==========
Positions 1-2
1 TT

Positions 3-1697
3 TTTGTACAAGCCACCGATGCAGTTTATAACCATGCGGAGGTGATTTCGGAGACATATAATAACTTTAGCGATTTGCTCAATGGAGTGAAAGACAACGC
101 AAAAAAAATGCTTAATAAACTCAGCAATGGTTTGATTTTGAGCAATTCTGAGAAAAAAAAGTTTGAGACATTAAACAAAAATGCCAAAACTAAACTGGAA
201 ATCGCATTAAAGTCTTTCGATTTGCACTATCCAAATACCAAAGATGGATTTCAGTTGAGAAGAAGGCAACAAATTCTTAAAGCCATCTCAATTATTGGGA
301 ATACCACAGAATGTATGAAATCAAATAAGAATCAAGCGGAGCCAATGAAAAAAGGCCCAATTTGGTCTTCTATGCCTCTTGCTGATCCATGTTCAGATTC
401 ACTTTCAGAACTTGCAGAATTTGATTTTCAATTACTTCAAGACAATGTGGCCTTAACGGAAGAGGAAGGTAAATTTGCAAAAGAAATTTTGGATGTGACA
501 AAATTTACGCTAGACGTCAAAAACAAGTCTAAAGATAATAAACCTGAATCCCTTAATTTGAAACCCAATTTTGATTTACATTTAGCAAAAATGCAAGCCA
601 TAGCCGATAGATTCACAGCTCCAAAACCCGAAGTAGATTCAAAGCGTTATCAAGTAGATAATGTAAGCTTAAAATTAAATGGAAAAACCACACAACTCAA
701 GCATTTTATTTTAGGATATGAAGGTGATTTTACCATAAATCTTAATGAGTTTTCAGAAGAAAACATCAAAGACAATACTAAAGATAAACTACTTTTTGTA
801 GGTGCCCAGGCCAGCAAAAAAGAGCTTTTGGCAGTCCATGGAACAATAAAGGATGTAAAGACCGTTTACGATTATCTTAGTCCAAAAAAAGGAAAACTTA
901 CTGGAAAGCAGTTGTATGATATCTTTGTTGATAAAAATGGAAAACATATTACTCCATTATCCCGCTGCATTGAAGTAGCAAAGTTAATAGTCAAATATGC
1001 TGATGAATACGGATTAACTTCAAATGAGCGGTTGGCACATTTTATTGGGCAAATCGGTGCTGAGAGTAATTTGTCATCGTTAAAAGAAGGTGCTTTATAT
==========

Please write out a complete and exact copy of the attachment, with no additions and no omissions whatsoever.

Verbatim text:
Positions 1-2
1 TT

Positions 3-1697
3 TTTGTACAAGCCACCGATGCAGTTTATAACCATGCGGAGGTGATTTCGGAGACATATAATAACTTTAGCGATTTGCTCAATGGAGTGAAAGACAACGC
101 AAAAAAAATGCTTAATAAACTCAGCAATGGTTTGATTTTGAGCAATTCTGAGAAAAAAAAGTTTGAGACATTAAACAAAAATGCCAAAACTAAACTGGAA
201 ATCGCATTAAAGTCTTTCGATTTGCACTATCCAAATACCAAAGATGGATTTCAGTTGAGAAGAAGGCAACAAATTCTTAAAGCCATCTCAATTATTGGGA
301 ATACCACAGAATGTATGAAATCAAATAAGAATCAAGCGGAGCCAATGAAAAAAGGCCCAATTTGGTCTTCTATGCCTCTTGCTGATCCATGTTCAGATTC
401 ACTTTCAGAACTTGCAGAATTTGATTTTCAATTACTTCAAGACAATGTGGCCTTAACGGAAGAGGAAGGTAAATTTGCAAAAGAAATTTTGGATGTGACA
501 AAATTTACGCTAGACGTCAAAAACAAGTCTAAAGATAATAAACCTGAATCCCTTAATTTGAAACCCAATTTTGATTTACATTTAGCAAAAATGCAAGCCA
601 TAGCCGATAGATTCACAGCTCCAAAACCCGAAGTAGATTCAAAGCGTTATCAAGTAGATAATGTAAGCTTAAAATTAAATGGAAAAACCACACAACTCAA
701 GCATTTTATTTTAGGATATGAAGGTGATTTTACCATAAATCTTAATGAGTTTTCAGAAGAAAACATCAAAGACAATACTAAAGATAAACTACTTTTTGTA
801 GGTGCCCAGGCCAGCAAAAAAGAGCTTTTGGCAGTCCATGGAACAATAAAGGATGTAAAGACCGTTTACGATTATCTTAGTCCAAAAAAAGGAAAACTTA
901 CTGGAAAGCAGTTGTATGATATCTTTGTTGATAAAAATGGAAAACATATTACTCCATTATCCCGCTGCATTGAAGTAGCAAAGTTAATAGTCAAATATGC
1001 TGATGAATACGGATTAACTTCAAATGAGCGGTTGGCACATTTTATTGGGCAAATCGGTGCTGAGAGTAATTTGTCATCGTTAAAAGAAGGTGCTTTATAT